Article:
• Yes I agree but the problems with the adfg run very deep. The adfg current displays data that supposedly proves hatchery salmon are at an all time high right along with wild salmon. The way they do this is by manipulating the way they count salmon. An example would be for the adfg to dump 900,000 hatchery sockeye salmon on top of a system with 100,000 wild sockeye salmon. You might think this gives you a 1,000,000 salmon run but then four years later you sonar count 1.5 million. You gained half a million salmon, the question being were they hatchery or wild salmon? With today’s genetic technology we can absolutely determine the origin of the extra salmon but this is where the adfg manipulates the data into saying whatever they want it to say. Multiple political and economic special interest forces then apply pressure to the adfg to make this data say whatever they desire it to say. The official adfg end results then displays that the wild sockeye are actually doing better as additional hatchery sockeye are dumped on top of them… this is not really happening but the data says it is.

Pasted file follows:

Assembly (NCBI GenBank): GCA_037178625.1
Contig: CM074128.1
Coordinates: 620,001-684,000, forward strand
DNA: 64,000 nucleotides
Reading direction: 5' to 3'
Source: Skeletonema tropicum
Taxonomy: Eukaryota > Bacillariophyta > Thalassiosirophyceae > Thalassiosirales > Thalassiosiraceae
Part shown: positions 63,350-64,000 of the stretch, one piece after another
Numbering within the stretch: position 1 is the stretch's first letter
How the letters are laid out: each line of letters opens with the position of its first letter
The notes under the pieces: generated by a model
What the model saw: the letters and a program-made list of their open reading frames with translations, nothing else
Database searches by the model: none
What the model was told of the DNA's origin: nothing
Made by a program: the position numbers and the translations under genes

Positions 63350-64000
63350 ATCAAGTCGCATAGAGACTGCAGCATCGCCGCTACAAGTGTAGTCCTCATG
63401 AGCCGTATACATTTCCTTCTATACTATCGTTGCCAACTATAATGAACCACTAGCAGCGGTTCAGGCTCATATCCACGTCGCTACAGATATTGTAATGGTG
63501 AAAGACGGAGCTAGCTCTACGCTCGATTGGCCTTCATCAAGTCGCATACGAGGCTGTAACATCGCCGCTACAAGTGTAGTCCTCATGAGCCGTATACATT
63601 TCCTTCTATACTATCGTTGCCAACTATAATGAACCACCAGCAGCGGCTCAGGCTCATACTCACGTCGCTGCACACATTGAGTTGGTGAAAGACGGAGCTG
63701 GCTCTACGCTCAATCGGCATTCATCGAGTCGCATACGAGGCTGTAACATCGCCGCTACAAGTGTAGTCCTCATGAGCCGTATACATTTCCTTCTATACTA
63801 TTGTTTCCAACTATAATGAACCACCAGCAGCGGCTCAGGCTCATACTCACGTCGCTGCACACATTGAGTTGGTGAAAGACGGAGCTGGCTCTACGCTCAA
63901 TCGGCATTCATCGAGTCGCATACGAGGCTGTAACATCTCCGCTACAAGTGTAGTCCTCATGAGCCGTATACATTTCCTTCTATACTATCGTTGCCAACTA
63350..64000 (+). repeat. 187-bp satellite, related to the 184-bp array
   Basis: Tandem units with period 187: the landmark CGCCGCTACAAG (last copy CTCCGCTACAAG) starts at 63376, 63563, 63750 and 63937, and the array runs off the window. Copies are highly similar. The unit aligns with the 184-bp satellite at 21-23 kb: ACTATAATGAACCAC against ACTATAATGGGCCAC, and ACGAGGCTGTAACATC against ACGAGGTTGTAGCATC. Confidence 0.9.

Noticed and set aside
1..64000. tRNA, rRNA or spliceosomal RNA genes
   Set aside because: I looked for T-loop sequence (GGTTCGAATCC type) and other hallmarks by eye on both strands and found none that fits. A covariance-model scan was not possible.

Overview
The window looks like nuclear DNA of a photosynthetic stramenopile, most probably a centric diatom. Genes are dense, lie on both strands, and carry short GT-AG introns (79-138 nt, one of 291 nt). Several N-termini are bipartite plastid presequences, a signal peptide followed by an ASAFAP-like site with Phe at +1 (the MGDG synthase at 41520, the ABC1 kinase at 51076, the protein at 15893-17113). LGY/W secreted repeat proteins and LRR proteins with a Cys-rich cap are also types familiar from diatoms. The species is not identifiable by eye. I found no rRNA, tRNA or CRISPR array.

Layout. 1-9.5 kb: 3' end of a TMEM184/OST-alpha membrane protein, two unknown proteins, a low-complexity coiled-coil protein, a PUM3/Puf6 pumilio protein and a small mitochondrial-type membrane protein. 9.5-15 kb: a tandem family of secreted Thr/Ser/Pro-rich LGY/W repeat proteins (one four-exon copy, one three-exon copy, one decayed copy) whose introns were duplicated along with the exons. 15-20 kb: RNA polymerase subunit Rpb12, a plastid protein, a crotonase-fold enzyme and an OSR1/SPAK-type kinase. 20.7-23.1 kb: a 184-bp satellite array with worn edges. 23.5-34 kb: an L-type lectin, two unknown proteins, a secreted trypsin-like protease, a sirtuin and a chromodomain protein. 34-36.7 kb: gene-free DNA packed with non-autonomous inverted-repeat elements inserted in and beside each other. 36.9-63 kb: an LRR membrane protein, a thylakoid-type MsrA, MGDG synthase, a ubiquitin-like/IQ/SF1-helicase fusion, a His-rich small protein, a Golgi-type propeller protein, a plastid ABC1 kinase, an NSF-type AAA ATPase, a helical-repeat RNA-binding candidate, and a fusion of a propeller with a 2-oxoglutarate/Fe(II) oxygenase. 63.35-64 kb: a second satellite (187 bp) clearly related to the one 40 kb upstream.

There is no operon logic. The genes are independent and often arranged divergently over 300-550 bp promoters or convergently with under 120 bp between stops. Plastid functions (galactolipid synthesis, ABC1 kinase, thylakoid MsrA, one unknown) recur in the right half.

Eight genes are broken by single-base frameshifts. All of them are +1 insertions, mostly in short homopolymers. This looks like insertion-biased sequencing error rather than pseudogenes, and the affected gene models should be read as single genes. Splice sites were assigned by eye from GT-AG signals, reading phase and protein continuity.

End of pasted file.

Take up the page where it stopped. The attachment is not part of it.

This backwards ecological impact is then officially presented by the adfg to the Alaska Board of Fisheries and the board then believes hatchery salmon either have no impact or actually help wild salmon.

      The.truth is that these hatchery salmon are in fact mixing with the wild salmon and deteriorating their wild genetics and thereby reducing their ability to survive a future virus or bacteria infestation. This is a slow ever creeping genetic corruption of the original wild genome and is happening year after year without anyone actually seeing it. The adfg could record this genetic manipulation and display what it was ten years ago and is today but they have zero reasons to spend money on the hatchery genetic manipulation of wild salmon. The same adfg has many reasons to spend millions of dollars on hatcheries and to produce data claiming hatchery salmon have no real impact on wild salmon.

      Alaska’s wild fisheries management is currently being compromised by its financial connection to commercial fisheries. Alaska’s wild fisheries management needs to completely separated from commercial fisheries because commercial fisheries promote hatcheries and hatcheries work to destroy wild salmon run. This genetic destruction is on going and invisible. If it is not possible to remove commercial fisheries from the adfg then Alaska needs to remove the adfg from its fisheries management. The adfg could be redirected into managing less sensitive things like Alaska’s bird and moose populations.

  3. Alaskan salmon spend around 2-7yrs out to seas. 2yrs ago the salmon catch was above average. Less eggs? We are at the 2yr mark. Also, this years cstch is close to the 5yr average give or take, according to your graph.
    I guess I am just not seeing the sky falling yet.

  4. There was only great dip netting and sportfishing in the Kenai river for a handful of days which is a disaster as far as salmon run preservation is concerned my friends!